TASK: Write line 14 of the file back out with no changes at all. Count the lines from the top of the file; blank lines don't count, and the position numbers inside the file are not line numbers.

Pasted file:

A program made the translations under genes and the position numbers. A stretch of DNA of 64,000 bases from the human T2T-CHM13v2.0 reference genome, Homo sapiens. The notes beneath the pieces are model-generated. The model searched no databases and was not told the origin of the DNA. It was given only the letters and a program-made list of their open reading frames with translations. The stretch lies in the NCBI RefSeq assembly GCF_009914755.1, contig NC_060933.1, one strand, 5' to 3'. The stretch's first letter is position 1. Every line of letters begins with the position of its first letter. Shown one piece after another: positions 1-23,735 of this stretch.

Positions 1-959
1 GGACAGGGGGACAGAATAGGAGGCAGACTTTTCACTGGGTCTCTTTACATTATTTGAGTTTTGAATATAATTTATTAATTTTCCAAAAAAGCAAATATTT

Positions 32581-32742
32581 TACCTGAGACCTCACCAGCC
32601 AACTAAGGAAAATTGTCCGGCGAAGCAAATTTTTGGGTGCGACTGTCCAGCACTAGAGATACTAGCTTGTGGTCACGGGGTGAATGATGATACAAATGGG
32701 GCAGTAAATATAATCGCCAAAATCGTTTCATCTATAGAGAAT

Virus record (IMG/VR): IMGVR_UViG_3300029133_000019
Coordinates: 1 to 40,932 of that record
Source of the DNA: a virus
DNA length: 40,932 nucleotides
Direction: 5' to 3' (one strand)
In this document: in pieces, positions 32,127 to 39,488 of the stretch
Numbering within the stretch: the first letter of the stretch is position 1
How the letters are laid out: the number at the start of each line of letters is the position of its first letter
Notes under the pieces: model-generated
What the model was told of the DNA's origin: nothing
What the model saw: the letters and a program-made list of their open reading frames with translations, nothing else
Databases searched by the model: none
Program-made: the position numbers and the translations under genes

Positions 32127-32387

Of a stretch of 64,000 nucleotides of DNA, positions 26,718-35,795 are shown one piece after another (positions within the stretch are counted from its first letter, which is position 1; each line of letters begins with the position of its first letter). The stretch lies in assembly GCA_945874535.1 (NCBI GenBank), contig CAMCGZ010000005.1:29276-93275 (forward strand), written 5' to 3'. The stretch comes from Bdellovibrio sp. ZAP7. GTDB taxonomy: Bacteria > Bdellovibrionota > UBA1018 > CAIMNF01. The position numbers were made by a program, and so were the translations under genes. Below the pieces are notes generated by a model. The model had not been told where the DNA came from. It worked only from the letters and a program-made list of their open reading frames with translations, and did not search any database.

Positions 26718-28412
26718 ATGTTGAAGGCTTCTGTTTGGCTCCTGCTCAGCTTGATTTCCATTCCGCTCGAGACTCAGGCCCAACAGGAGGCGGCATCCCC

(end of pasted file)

Numbering within the stretch: the first letter of the stretch is position 1